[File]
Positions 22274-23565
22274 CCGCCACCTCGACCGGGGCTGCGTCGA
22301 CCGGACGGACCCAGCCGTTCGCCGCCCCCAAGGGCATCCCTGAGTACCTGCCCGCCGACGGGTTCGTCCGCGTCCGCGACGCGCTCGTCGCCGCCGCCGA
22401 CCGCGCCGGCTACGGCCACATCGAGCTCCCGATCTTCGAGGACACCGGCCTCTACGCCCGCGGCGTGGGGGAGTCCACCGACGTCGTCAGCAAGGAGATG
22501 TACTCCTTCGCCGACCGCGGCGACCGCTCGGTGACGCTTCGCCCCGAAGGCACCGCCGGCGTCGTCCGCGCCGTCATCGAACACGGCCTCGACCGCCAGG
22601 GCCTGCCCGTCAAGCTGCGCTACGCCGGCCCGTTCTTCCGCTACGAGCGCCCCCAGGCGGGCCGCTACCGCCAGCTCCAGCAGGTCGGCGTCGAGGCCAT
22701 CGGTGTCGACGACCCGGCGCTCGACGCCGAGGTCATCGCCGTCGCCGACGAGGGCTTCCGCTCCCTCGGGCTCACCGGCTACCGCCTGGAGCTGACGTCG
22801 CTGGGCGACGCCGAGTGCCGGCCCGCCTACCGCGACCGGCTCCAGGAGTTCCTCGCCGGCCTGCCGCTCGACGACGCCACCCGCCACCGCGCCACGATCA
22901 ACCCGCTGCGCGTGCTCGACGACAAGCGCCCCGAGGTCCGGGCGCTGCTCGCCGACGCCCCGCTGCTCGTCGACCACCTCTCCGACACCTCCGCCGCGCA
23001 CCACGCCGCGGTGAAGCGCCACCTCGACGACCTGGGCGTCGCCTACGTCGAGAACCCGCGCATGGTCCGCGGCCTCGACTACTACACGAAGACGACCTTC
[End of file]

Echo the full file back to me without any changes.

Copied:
Positions 22274-23565
22274 CCGCCACCTCGACCGGGGCTGCGTCGA
22301 CCGGACGGACCCAGCCGTTCGCCGCCCCCAAGGGCATCCCTGAGTACCTGCCCGCCGACGGGTTCGTCCGCGTCCGCGACGCGCTCGTCGCCGCCGCCGA
22401 CCGCGCCGGCTACGGCCACATCGAGCTCCCGATCTTCGAGGACACCGGCCTCTACGCCCGCGGCGTGGGGGAGTCCACCGACGTCGTCAGCAAGGAGATG
22501 TACTCCTTCGCCGACCGCGGCGACCGCTCGGTGACGCTTCGCCCCGAAGGCACCGCCGGCGTCGTCCGCGCCGTCATCGAACACGGCCTCGACCGCCAGG
22601 GCCTGCCCGTCAAGCTGCGCTACGCCGGCCCGTTCTTCCGCTACGAGCGCCCCCAGGCGGGCCGCTACCGCCAGCTCCAGCAGGTCGGCGTCGAGGCCAT
22701 CGGTGTCGACGACCCGGCGCTCGACGCCGAGGTCATCGCCGTCGCCGACGAGGGCTTCCGCTCCCTCGGGCTCACCGGCTACCGCCTGGAGCTGACGTCG
22801 CTGGGCGACGCCGAGTGCCGGCCCGCCTACCGCGACCGGCTCCAGGAGTTCCTCGCCGGCCTGCCGCTCGACGACGCCACCCGCCACCGCGCCACGATCA
22901 ACCCGCTGCGCGTGCTCGACGACAAGCGCCCCGAGGTCCGGGCGCTGCTCGCCGACGCCCCGCTGCTCGTCGACCACCTCTCCGACACCTCCGCCGCGCA
23001 CCACGCCGCGGTGAAGCGCCACCTCGACGACCTGGGCGTCGCCTACGTCGAGAACCCGCGCATGGTCCGCGGCCTCGACTACTACACGAAGACGACCTTC